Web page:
Cure for Kawasaki Zephyr's fuel problems
Q. I have a Kawasaki Zephyr 750 which has not been run very much since summer 2010. When I triedstarting it about a month ago, it was very reluctant to fire up, but would just about run OK.
I decided to drain the tank and fill it with new fuel, but, having noticed that the rubbers between the carburettors and cylinder head were cracked I replaced those too. I also drained some light brown fluid (petrol/water) out of the air filter box.
The fuel gauge sender had corroded inside the tank, which may explain the brown colour of the fluid drained from the tank and air filter box.
Having done all of this the bike was ridden to work for three days running without any problem(home to work is approximately a 12-mile round trip). After a few days it was reluctant to start again and I noticed that I had left the fuel tap on ‘PRI’ and the tank has seemed a lot emptier than it should.
I managed to start the bike, but when running, a thin, light brown fluid now runs out around the gearbox output shaft! More of the same fluid was drained from the air filter box.
Malcolm Chapman, email
A. The fuel systemneeds a complete overhaul from the fuel tank down to the combustion chamber.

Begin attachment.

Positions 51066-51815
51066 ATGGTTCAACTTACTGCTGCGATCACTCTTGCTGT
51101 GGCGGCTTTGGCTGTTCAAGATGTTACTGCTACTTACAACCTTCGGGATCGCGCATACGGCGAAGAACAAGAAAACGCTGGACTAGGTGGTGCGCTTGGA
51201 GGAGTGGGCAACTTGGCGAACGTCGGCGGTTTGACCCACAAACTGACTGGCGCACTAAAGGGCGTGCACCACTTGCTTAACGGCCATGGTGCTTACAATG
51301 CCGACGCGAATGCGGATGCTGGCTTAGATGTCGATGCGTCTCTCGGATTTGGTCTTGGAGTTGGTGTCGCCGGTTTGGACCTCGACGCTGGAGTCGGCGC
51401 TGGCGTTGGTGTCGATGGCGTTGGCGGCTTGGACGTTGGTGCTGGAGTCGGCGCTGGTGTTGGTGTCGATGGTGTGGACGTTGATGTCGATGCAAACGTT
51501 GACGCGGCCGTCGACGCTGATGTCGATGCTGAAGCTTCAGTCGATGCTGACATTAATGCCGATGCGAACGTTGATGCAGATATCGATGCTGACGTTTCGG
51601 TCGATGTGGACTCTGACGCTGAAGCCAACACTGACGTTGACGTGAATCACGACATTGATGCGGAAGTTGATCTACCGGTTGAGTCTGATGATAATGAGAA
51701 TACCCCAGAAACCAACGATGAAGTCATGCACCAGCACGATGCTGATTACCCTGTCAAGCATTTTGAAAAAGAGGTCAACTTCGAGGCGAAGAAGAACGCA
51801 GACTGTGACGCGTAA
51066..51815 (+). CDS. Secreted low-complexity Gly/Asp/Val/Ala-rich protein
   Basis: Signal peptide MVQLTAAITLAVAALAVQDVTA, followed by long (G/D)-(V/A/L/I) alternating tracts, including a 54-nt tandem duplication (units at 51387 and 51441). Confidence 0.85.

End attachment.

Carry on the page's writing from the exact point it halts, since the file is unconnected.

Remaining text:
That mucky fuel and water was getting into the airbox because the float level in one or more carbs was wrong. When you started running the bike again that probably sucked more gunge (possibly from the corroded fuel sender) through the system, then when you left the fuel tap in PRI (or ‘prime’) that allowed fuel to gravity feed from the carbs into the airbox, then down through the crankcase breather pipe into the cases.
The reason the fluid got past the oil seal isthat it is a much lower viscosity than engine oil. There’s a slim chance it could have damaged the seal, but you won’t know until you flush everything through and start her up again.
From the top down you need to clean out any debris in the fuel tank when you fit the new sender, flush through the fuel lines and strip the carbs down, resetting the float levels and checking for needle or jet wear.
While they are off clean up theairbox and fit a new filter if necessary. Drain and replace the oil and filter. Before you fire her up whip out the plugs to check none of the fluid has crept into the combustion chambers; once any that’s in there gets blown out, you are good to go.